Horror Comic Book Ads we Adore!
Advertising for comic and horror related swag is something I’ve always had an interest in. I never got into super hero comics (which isn’t to say that the MCU is totally lost on me); but I read the hell out of stuff from Vertigo, 8-Ball, and anything with a zombie or serial killer on the cover. I read comic book versions of X-Files, Twilight Zone, Psycho, and anything that even remotely whiffed of William Gaines. Something about horror comics just makes me want to read them hidden under a blanket with a flashlight. Sure, in the beginning it was about hiding that I was reading when I should have been sleeping. These days though—I’m allowed to stay up until all hours. Yet I still have the urge to treat my comic book reading like an indulgent secret.
Few things filled me with the high level of nostalgia as the ads. People never seemed exactly sure how to market products related to horror or pop culture. That’s why many of these ads ended up being about as effective as those anti-drug PSAs where someone’s poor kitchen gets bashed with a frying pan. It’s your kitchen on drugs or something. Do any 98-pound weaklings really need mail order products to help them kick sand in the bully’s face? Will Sea Monkeys really wear funny clothes and play volleyball? It doesn’t matter—comic book ads make you want that stuff, and want it bad.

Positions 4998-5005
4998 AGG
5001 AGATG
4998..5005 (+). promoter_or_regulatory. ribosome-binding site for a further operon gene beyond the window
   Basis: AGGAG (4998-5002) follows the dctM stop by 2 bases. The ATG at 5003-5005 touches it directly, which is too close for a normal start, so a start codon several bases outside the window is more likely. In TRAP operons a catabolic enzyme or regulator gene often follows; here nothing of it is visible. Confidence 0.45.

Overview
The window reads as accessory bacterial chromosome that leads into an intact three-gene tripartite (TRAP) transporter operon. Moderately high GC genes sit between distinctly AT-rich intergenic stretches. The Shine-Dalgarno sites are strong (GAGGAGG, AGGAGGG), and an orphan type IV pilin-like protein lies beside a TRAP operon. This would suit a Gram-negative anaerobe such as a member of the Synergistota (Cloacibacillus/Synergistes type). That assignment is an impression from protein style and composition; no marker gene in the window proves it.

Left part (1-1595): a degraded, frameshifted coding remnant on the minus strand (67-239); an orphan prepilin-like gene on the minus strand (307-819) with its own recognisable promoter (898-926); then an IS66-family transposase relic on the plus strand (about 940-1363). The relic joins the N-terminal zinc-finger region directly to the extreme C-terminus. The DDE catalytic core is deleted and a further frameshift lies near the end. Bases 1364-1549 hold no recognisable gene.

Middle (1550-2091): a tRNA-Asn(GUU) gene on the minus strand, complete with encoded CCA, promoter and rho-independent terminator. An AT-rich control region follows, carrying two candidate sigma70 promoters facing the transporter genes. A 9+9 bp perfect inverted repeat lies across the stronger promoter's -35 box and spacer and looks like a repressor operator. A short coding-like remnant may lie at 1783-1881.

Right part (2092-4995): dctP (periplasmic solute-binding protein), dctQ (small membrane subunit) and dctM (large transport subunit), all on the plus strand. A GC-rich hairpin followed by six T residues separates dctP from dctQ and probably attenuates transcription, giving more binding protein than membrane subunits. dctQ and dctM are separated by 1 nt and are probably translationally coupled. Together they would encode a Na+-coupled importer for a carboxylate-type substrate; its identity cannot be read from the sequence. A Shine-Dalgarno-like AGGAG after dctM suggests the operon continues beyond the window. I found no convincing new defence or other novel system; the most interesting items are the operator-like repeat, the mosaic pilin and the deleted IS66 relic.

Every so often, I still get the urge to order Sea Monkeys even though I know how it’ll turn out: with me staring intently into the chemical-laden distilled water, wondering how long it will be until the brine shrimp get knocked over, drunk by the cat, or die because the replacement food packet never actually showed up. That doesn’t stop me from ordering them, and it certainly doesn’t stop me wanting to give them as gifts to unsuspecting children (or adults).
Comic book ads have their own style and are an art form unto itself. Even when I try my best to emulate classic ads, I just can’t seem to nail it. What am I missing? I just don’t know. Maybe you can tell me.
In the end it’s hard not to be at least a little enchanted with comic book ads—especially the scary ones. When I was running Under the Bed magazine, I tried hard to bring a nostalgic, Tales from the Crypt-ish feel to it. That included modern versions of old-school comic book ads. It’s hard to say whether or not I succeeded. But I will say that I’ll never stop trying. Future The Horror Within anthologies are sure to strive for that same comic flavor, horror nostalgia, and love for the good old days (even though they happened before I was born). Wanna create your own versions of classic comic book ads? We’d love to see them, so hit us up!